Friday, August 2, 2019

Exploring Research Methodologies: Positivism and Interpretivism Essay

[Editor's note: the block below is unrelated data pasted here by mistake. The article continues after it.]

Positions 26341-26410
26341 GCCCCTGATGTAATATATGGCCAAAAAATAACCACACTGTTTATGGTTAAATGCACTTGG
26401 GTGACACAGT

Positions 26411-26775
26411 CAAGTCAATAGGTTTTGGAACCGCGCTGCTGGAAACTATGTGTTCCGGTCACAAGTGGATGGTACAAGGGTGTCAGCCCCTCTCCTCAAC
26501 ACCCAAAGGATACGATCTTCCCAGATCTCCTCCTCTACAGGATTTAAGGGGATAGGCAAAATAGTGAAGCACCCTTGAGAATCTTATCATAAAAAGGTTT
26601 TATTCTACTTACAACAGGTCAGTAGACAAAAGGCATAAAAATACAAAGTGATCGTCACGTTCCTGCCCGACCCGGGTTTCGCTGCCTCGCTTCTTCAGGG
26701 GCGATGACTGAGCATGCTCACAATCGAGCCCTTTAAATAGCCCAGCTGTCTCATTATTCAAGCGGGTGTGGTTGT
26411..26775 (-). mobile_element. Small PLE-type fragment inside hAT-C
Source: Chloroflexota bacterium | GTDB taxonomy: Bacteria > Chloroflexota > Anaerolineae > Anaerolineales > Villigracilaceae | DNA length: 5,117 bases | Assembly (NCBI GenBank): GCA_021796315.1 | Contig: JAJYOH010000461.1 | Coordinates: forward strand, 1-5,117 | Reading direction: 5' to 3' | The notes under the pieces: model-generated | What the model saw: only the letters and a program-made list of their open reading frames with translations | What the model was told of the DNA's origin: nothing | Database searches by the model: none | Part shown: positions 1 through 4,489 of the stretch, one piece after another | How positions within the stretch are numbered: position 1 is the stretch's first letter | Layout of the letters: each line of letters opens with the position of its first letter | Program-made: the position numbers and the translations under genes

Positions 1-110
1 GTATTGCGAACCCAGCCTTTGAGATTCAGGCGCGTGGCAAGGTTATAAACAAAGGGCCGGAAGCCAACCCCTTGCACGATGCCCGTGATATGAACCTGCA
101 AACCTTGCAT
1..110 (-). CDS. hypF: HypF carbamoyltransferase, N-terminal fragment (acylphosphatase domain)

Exploring Research Methodologies: Positivism and Interpretivism Before a researcher can initiate a research project, they face the confusion and the range of theoretical perspectives, methodologies, methods, and the philosophical basis that encompasses them all. This seemingly meticulous structure for the research process is in fact aimed toward providing the researcher with a ‘scaffolding’, or a direction which they can go on to develop themselves to coincide with their particular research purposes. (Crotty, 1998) Once a researcher has developed a research question they are seeking to answer, they must consider what methodologies and methods they will employ in the research; what theoretical perspective lies behind the methodology; and what epistemology informs this theoretical perspective. (Crotty, 1998) Before continuing it is important to explain these key terms: Epistemology is ‘the branch of philosophy concerned with the theory of knowledge, which seeks to inform us how we can know the world.’ (Jary and Jary: Dictionary of Sociology, 1991) In the context of social research, epistemology is the form of proof one requires to justify a claim to knowledge about the social world. This will have a salient impact on the kind of data one can collect in order to validate their arguments concerning the social world (methodology), as well as the methods one considers in collecting valid data (methods). A researcher’s choice of methods will be conditioned by theoretical perspectives, the way one sees the social world. (Livesey) Researchers of social science use a wide variety of research methods to gain and enhance knowledge and theory. The different types of research methodologies, quantitative and qualitative, are associated with the epistemological and theoretical perspectives the researcher wishes to adopt. This choice the researcher makes determines the way in which research should be conducted. This paper will discuss, critically analyse and compare the epistemological and theoretical perspectives of two research methodologies used for social research: positivism and interpretivism. The various research methods used within the frameworks of each of these will then be discussed. Positivism There are two main types of epistemologies: positivist and anti-positivist. â€Å"Positivist research is an approach which combines a deductive approach w... ... 12.  Ã‚  Ã‚  Ã‚  Ã‚  Love, T. (1998). Value Role in Computer-assisted Designing. Western Australia: Dept of Mechanical and Materials Engineering. 13.  Ã‚  Ã‚  Ã‚  Ã‚  Neuman, L.W. (2000). Social Research Methods: Qualitative and Quantitative Approaches. Sydney: Allyn and Bacon. 14.  Ã‚  Ã‚  Ã‚  Ã‚  Orlikowski, W. J. & Baroudi, J. J. (1991). Studying Information Technology in Organizations: Research Approaches and Assumptions. Information Systems Research, pg 1-28. 15.  Ã‚  Ã‚  Ã‚  Ã‚  Pawson, R. & Tilley, N. (1997). Realistic Evaluation. London: Sage. 16.  Ã‚  Ã‚  Ã‚  Ã‚  Sarantakos, S. (1998). Social Research. Melbourne: Macmillan. 17.  Ã‚  Ã‚  Ã‚  Ã‚  Sharma, B.A.V., Ravindra Prasad, D. & Satyanarayana. (1984). Research Methods in Social Sciences. New Delhi: Sterling Publishers Private Ltd. 18.  Ã‚  Ã‚  Ã‚  Ã‚  Silverman, D. (2000). Doing Qualitative Research. London: Sage. 19.  Ã‚  Ã‚  Ã‚  Ã‚  Vrasidas, C. (2001). Interpretivism and Symbolic Interactionism: â€Å"Making the Familiar Strange and Interesting Again† in Educational Technology Research. In Heinecke, W. & Willis, J. (Ed.), Research Methods in Educational Technology. Greenwich, CT: Information Age Publishing, Inc. 20.  Ã‚  Ã‚  Ã‚  Ã‚  Wainwright, S. P. (2000). For Bourdieu in Realist Social Science. London.

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